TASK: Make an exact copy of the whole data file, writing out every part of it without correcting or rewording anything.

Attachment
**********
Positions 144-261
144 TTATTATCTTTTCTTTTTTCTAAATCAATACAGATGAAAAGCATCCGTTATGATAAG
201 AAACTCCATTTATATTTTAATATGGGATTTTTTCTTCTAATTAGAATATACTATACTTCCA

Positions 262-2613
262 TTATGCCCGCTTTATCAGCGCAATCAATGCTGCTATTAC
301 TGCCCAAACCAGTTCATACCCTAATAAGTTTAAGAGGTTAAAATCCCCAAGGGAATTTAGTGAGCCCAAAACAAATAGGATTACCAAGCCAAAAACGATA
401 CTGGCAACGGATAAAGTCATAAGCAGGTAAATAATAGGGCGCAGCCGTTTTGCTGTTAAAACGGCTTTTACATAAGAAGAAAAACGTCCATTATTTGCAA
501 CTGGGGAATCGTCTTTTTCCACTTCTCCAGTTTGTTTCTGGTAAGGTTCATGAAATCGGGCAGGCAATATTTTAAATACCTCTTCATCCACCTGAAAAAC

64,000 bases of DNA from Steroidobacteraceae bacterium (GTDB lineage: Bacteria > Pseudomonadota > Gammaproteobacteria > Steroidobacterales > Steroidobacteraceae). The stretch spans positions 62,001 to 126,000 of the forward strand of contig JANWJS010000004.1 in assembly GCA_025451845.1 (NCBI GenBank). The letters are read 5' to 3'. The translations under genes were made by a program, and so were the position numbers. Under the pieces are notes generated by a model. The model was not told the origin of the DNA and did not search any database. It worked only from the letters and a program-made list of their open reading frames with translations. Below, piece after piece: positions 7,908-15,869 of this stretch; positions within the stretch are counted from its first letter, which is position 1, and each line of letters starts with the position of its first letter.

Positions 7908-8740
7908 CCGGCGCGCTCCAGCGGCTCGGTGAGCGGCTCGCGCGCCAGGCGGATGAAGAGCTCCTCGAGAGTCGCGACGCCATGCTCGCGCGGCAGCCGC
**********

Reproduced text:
Positions 144-261
144 TTATTATCTTTTCTTTTTTCTAAATCAATACAGATGAAAAGCATCCGTTATGATAAG
201 AAACTCCATTTATATTTTAATATGGGATTTTTTCTTCTAATTAGAATATACTATACTTCCA

Positions 262-2613
262 TTATGCCCGCTTTATCAGCGCAATCAATGCTGCTATTAC
301 TGCCCAAACCAGTTCATACCCTAATAAGTTTAAGAGGTTAAAATCCCCAAGGGAATTTAGTGAGCCCAAAACAAATAGGATTACCAAGCCAAAAACGATA
401 CTGGCAACGGATAAAGTCATAAGCAGGTAAATAATAGGGCGCAGCCGTTTTGCTGTTAAAACGGCTTTTACATAAGAAGAAAAACGTCCATTATTTGCAA
501 CTGGGGAATCGTCTTTTTCCACTTCTCCAGTTTGTTTCTGGTAAGGTTCATGAAATCGGGCAGGCAATATTTTAAATACCTCTTCATCCACCTGAAAAAC

64,000 bases of DNA from Steroidobacteraceae bacterium (GTDB lineage: Bacteria > Pseudomonadota > Gammaproteobacteria > Steroidobacterales > Steroidobacteraceae). The stretch spans positions 62,001 to 126,000 of the forward strand of contig JANWJS010000004.1 in assembly GCA_025451845.1 (NCBI GenBank). The letters are read 5' to 3'. The translations under genes were made by a program, and so were the position numbers. Under the pieces are notes generated by a model. The model was not told the origin of the DNA and did not search any database. It worked only from the letters and a program-made list of their open reading frames with translations. Below, piece after piece: positions 7,908-15,869 of this stretch; positions within the stretch are counted from its first letter, which is position 1, and each line of letters starts with the position of its first letter.

Positions 7908-8740
7908 CCGGCGCGCTCCAGCGGCTCGGTGAGCGGCTCGCGCGCCAGGCGGATGAAGAGCTCCTCGAGAGTCGCGACGCCATGCTCGCGCGGCAGCCGC